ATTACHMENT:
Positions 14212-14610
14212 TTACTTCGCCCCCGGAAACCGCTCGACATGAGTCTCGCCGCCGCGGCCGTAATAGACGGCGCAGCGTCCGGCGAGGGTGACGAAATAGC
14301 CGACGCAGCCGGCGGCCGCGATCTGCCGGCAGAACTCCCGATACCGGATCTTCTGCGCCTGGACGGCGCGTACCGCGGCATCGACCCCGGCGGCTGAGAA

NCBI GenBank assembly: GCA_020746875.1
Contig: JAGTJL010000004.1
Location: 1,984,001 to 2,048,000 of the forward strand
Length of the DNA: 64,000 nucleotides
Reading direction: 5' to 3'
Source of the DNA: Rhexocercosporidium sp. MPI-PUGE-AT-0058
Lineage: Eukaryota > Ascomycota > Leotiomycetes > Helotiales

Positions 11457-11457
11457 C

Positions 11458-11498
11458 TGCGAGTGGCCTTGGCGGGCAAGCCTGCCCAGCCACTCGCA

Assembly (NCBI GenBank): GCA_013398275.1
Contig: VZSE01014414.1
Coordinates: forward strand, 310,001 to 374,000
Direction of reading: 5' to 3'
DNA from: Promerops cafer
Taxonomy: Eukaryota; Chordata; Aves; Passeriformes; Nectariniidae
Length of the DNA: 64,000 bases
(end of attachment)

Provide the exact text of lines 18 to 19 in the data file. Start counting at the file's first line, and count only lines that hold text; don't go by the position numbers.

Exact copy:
Direction of reading: 5' to 3'
DNA from: Promerops cafer